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Founders & History

Chinese Theatre Works (CTW) was created in 2001 out of the merger of two non-profit institutions with long histories of bringing traditional and innovative, contemporary Chinese performing arts to local New York City, national and international audiences—The Gold Mountain Institute for Traditional Shadow Theater (GMI) and Chinese Theatre Workshop.

Jo Humphrey established GMI in 1975 to bring traditional Chinese shadow theater to U.S. audiences. Ms Humphrey created duplicates of shadow figures from the collection of the American Museum of Natural History, and developed a repertoire of adaptations of Chinese literary classics and folk tales. That project became the Yueh Lung Shadow Theatre whose scholarly mission grew into that of GMI.  In 1995 GMI was the recipient of a collection of several hundred antique shadow figures from the Pauline Benton collection and the Red Gate Theater archives.

Kuang-Yu Fong founded Chinese Theatre Workshop in 1990 to support her work of bringing together Chinese and Western performance styles and techniques. The company provided educational programming and informative lecture/performances in English, and also produced both traditional and original shows on Chinese cultural themes. Its original productions mixed Chinese Opera and shadow puppetry with modern dance, downtown performance art, European folk tales, toy theater, and object theater, drawing on Chinese folk tales and literary classics as well as aspects of the contemporary Chinese experience from slowly changing gender roles to immigration to the U.S.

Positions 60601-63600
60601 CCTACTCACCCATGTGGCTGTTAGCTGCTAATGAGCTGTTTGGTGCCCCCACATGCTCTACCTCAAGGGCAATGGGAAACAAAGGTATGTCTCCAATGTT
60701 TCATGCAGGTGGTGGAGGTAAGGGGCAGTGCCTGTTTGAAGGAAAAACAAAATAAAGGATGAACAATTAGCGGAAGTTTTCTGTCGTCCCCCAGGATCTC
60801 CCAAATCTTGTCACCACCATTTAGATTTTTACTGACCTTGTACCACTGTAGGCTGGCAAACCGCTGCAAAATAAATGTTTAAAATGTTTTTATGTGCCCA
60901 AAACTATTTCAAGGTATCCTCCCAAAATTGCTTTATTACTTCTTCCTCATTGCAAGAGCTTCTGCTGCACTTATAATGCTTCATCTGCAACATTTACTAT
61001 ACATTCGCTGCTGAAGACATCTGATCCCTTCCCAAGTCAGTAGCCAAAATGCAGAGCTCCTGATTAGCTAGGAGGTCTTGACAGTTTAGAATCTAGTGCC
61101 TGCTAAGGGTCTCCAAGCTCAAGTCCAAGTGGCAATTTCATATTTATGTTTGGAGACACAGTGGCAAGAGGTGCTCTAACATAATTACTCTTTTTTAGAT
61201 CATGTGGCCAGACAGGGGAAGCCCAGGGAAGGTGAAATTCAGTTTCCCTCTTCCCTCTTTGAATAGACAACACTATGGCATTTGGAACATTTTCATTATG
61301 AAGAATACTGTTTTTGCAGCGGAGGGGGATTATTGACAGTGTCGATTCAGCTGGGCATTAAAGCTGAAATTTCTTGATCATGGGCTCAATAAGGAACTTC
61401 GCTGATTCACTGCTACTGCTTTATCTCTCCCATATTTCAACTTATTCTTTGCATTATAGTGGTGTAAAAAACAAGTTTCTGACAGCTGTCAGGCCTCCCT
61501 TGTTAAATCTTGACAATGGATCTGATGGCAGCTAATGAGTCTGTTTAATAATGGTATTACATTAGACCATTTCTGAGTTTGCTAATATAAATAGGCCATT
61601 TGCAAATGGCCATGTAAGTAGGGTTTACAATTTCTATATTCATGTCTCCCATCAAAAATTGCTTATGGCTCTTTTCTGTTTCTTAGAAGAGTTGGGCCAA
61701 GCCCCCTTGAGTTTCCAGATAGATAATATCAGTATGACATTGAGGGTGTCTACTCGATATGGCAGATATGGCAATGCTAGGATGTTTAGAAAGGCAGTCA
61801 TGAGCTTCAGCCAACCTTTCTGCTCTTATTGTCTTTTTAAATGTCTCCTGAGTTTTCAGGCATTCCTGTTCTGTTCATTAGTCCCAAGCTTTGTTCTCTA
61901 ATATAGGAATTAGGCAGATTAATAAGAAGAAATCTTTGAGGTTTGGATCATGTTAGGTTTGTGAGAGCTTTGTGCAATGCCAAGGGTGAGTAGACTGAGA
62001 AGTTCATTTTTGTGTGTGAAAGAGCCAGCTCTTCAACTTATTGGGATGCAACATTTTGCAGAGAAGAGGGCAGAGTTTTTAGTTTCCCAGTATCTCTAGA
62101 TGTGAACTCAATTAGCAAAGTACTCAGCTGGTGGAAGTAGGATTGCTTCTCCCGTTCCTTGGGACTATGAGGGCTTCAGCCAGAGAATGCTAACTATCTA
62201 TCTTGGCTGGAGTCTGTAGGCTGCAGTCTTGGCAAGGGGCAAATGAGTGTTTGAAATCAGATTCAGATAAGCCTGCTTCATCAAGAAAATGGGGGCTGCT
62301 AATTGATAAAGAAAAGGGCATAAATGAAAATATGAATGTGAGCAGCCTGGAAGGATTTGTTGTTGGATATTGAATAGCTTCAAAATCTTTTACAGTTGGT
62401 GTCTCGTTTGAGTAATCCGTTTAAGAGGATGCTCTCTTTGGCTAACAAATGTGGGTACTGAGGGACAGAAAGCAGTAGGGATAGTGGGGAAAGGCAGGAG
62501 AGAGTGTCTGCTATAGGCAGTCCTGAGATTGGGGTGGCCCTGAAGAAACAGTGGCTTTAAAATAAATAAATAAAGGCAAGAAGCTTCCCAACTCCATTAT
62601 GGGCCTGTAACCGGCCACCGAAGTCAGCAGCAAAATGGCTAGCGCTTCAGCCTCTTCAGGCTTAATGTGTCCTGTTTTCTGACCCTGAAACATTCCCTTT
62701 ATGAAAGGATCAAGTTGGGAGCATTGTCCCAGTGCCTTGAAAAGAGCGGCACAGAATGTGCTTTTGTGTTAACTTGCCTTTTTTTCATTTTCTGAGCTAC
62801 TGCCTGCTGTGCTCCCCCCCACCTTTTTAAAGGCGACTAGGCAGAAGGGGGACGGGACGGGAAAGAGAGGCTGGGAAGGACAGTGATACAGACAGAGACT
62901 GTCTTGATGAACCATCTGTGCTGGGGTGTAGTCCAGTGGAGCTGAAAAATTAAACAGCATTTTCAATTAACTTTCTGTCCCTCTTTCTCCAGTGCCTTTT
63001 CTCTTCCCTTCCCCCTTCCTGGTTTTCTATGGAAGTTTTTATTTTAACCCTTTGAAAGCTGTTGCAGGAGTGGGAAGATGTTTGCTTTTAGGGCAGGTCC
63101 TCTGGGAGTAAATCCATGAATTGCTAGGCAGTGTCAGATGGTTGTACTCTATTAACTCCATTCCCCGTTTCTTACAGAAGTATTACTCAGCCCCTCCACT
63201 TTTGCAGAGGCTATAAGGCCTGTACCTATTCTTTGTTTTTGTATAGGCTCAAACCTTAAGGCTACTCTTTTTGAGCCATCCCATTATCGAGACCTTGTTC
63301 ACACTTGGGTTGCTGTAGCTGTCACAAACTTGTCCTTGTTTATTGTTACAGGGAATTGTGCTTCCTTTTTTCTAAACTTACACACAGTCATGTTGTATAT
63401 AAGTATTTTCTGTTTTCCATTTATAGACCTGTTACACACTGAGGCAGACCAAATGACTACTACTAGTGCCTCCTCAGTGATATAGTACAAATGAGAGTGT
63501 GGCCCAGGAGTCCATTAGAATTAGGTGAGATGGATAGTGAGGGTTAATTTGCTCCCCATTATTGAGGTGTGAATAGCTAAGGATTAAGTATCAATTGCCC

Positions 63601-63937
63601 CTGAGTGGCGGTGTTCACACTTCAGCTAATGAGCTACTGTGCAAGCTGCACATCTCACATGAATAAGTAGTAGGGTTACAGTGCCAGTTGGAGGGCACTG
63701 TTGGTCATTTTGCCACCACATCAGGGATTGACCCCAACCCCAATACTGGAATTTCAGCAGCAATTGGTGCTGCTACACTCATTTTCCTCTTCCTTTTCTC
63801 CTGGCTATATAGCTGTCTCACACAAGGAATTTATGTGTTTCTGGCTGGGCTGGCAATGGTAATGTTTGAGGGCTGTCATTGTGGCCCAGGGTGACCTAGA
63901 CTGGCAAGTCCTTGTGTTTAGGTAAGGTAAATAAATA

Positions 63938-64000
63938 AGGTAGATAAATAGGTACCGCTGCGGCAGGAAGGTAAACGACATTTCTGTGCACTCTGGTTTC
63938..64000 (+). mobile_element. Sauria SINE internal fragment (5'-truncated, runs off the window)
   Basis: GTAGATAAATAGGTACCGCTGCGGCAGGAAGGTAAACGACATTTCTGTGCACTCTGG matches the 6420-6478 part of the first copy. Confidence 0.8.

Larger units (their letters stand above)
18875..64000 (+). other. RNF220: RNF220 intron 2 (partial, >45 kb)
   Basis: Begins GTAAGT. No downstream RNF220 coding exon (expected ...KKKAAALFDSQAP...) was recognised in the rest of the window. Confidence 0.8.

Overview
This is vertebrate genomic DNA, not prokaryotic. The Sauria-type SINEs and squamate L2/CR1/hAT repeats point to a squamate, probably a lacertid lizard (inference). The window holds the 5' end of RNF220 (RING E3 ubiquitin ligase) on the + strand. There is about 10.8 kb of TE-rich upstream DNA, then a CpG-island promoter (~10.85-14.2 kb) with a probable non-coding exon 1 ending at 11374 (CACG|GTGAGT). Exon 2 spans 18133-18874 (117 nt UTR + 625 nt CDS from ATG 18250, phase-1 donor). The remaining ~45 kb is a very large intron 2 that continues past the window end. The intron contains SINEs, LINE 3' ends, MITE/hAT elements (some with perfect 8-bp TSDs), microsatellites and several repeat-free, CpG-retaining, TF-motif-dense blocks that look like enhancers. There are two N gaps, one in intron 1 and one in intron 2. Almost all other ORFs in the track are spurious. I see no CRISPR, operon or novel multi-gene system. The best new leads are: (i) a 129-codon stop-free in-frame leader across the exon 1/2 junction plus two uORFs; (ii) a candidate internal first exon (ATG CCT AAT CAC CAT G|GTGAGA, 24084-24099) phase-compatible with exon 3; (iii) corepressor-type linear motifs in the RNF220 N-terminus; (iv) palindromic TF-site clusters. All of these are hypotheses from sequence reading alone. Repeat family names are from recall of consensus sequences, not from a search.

In 1998, Ms Fong, who had previously been a performer and teaching artist with Gold Mountain Institute, became Executive Director of that company. Three years later, she merged GMI with Chinese Theatre Workshop to create Chinese Theatre Works. Since 2001, Ms. Fong and Stephen Kaplin have served as CTW’s Co-artistic Directors, carrying on both its predecessors’ missions, as well as their commitments to education as a key component. Chinese Theatre Works’ programs cut across ethnic and cultural boundaries, and aim at sparking interest in Chinese cultural traditions among the wider public as well as in Chinese Americans who have not had access to this part of their heritage.

Chinese Theatre Works has won the highest honor in U.S. puppetry, a Citation of Excellence from UNIMA-USA, for  their show Toy Theater Peony Pavilion. The company has also been featured at many festivals and conferences across the world- the Puppeteers of America’s National Festival; Puppet Power in Calgary, Canada; the DALA Festival (Seoul, South Korea); Taipei Children’s Theater Association’s Festival (Taiwan); and the Puppeteers of America’s Northeast Regional Festival. The Seattle International Children’s Theatre Festival, The First International Tanghan Shadow Festival and The Shanghai First International Puppet Festival